Whilst much of the Japanese boxing community focused on Kyoto, where there was a trio of title fights, or even Aichi, where Hatanaka gym show cased some of their fighter, there was also a number of Japanese boxing people in Setagaya Ward, Tokyo.
They were in Setagaya to support former fighter-turned-trainer Yuichi Kasai [葛西 裕一] who held a party event to announce that he would be opening a gym, the "Cardio Boxing GLOVES".
As a fighter Kasai won the Japanese and OPBF Super Bantamweight titles and was a 3-time world title challenger. Following his retirement in the late 1990's he became one of the leading trainers at the Teiken gym, bringing through 4 world champions including the recently retired Takashi Miura (31-4-2, 24) [三浦 隆司] who was in attendance at today's event.
Officially the gym will open on September 18th, though the gym will start accepting memberships from tomorrow with Kasai expected to have a number of his boxing acquaintances showing their faces at the gym, potentially including Miura and Ryota Murata (12-1, 9) [村田 諒太], who also has strong links with Kasai thanks to his work at Teiken.
(Image courtesy of daily.co.jp)
It's fair to suggest that Japanese boxing is currently having a golden age, with a lot of young fighters breaking through the ranks and winning world titles at a young age, making their name and putting Japan on the map of every self respecting fight fan. Sadly thougbhtat rise of the youngsters has only been one part of the current Japanese boxing narrative, with the other being focussed on the proverbial "Old Guard".
Today we saw another member of that old guard retire from the sport, with former WBC Super Featherweight champion Takashi Miura (31-4-2, 24) [三浦 隆司] announcing, over twitter, that he was retiring in the wake of his recent loss to current WBC Super Featherweight champion Miguel Berchelt (32-1, 28).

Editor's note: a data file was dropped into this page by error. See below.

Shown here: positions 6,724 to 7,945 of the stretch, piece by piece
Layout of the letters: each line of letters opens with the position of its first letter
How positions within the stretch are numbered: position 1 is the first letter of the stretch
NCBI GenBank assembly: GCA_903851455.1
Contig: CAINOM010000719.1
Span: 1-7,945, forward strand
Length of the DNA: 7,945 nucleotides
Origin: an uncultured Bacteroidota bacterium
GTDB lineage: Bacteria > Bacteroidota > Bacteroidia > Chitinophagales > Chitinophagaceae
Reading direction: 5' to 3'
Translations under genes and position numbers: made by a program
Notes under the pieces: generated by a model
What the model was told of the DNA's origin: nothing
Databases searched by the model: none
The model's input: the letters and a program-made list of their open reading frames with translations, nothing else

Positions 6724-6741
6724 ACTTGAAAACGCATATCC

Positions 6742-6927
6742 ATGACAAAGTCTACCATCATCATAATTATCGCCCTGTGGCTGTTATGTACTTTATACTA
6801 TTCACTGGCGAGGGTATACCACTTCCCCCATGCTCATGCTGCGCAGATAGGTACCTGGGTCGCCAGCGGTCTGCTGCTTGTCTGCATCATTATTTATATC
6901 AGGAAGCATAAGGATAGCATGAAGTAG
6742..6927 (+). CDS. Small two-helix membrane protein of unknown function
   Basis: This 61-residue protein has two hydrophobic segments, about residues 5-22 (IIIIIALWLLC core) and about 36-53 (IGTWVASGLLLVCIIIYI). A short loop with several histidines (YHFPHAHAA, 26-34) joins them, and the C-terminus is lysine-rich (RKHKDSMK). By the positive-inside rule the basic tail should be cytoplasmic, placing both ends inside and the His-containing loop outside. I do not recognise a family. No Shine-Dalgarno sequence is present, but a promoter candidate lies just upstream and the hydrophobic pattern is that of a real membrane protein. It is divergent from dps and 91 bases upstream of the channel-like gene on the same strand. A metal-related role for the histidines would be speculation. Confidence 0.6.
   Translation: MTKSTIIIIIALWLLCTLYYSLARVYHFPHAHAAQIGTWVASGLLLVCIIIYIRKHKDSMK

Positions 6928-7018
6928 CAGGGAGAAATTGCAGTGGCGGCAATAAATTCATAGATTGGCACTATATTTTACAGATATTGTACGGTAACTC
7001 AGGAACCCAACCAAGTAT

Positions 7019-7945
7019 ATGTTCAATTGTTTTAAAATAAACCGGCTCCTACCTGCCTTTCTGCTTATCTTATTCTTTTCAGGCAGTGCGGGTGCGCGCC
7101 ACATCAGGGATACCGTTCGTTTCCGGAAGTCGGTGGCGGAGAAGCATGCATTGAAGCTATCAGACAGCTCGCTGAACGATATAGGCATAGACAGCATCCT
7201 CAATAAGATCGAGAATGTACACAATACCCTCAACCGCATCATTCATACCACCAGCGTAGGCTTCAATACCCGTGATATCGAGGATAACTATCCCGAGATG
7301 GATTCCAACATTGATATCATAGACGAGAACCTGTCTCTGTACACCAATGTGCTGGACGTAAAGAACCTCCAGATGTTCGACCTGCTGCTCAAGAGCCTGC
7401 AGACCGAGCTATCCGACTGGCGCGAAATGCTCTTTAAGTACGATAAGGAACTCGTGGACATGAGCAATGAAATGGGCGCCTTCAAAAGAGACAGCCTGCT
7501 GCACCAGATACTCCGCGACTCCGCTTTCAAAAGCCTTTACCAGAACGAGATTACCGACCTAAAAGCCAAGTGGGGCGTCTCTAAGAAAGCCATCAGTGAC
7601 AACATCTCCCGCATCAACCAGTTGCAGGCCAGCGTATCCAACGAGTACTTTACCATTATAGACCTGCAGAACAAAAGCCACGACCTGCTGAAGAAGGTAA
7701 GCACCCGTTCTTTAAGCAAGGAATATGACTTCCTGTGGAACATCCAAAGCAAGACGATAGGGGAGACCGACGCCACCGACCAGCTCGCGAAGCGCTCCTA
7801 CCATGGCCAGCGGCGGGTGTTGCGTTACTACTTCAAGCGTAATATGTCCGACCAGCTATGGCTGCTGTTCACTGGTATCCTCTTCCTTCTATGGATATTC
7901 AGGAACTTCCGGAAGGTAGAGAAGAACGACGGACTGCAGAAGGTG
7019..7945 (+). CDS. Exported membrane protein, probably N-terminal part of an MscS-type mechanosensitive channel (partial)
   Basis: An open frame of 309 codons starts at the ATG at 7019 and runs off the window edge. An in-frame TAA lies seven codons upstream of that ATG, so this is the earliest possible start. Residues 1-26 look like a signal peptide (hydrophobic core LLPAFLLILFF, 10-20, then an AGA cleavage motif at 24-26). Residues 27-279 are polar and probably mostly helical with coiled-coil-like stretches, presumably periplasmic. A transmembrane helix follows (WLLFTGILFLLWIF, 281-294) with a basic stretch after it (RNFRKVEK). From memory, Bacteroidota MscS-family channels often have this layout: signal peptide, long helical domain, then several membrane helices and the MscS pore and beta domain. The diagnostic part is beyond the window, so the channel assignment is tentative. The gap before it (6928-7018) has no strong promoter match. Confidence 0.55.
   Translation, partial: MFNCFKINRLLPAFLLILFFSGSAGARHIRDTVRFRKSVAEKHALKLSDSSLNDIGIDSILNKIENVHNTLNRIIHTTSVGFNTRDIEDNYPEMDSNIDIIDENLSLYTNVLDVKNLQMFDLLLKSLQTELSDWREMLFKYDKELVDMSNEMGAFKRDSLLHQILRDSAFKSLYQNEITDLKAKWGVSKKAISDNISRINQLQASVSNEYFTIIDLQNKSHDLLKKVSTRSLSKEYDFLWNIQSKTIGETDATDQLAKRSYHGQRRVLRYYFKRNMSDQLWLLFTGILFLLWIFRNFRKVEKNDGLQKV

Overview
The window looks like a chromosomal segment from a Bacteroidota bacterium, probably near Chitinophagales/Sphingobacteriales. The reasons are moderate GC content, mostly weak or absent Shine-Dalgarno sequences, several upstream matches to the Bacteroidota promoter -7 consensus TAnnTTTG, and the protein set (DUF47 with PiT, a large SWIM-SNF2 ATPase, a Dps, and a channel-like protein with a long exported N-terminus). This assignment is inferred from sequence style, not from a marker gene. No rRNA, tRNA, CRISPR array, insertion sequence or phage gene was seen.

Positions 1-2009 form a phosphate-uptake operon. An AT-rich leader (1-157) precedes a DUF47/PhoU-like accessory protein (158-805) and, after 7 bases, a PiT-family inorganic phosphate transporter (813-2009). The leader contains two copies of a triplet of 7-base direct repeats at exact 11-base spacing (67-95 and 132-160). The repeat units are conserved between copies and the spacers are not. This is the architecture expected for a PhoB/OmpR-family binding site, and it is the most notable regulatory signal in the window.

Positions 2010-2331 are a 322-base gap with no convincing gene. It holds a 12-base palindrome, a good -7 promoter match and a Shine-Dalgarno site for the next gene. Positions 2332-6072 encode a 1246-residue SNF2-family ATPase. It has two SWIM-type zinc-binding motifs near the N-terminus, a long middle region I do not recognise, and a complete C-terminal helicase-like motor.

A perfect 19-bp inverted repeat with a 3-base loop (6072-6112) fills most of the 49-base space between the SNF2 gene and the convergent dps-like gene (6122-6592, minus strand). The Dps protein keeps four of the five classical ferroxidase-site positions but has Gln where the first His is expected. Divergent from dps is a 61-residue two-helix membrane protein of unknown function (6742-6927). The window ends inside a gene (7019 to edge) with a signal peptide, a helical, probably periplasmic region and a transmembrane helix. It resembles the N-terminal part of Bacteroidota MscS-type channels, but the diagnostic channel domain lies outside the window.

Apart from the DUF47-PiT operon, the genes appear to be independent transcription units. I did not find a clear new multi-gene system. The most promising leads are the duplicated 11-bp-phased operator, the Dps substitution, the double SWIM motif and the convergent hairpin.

During the fight with Berchelt we saw a determined Miura look off the pace, a sign that his long an hard career was catching up with him, and although he had moments he never looked like the man formerly dubbed the "Mexecutioner". Instead he looked like a shop worn and weary version of the fighter who went through wars with the likes of Yoshimitsu Yashiro, Takashi Uchiyama, Sergio Thompson, Francisco Vargas and Miguel Roman.
In announcing his decisiom Miura stated he didn't regret his career at all and fulfilled his dreams of being a boxing, and went further than he imagined when he fought in the US, thanking the fans for their support.
Given the timing of this announcement, only days after his loss to Berchelt, it seems likely that Miura knows he's not the fighter he used to be and is getting out before taking too much punishment.
Whilst it's a shame that Miura that Miura was unable to reclaim the title it's great that he's walking away on his terms, and from the bottom of our hearts we want to say thank you to Takashi for his career, his fights, his performances and all the great memories he's given us. It's really been a pleasure, and we wish you all the best in your post boxing life.
Thank you "Left Bomber".
(Image courtesy of boxingnews.jp)
Later today Takashi Miura (31-3-2, 24) [三浦 隆司] challenges WBC Super Featherweight champion Miguel Berchelt (31-1, 28), with Miura looking to become a 2-time world champion and Berchelt looking to record his first defense of the title.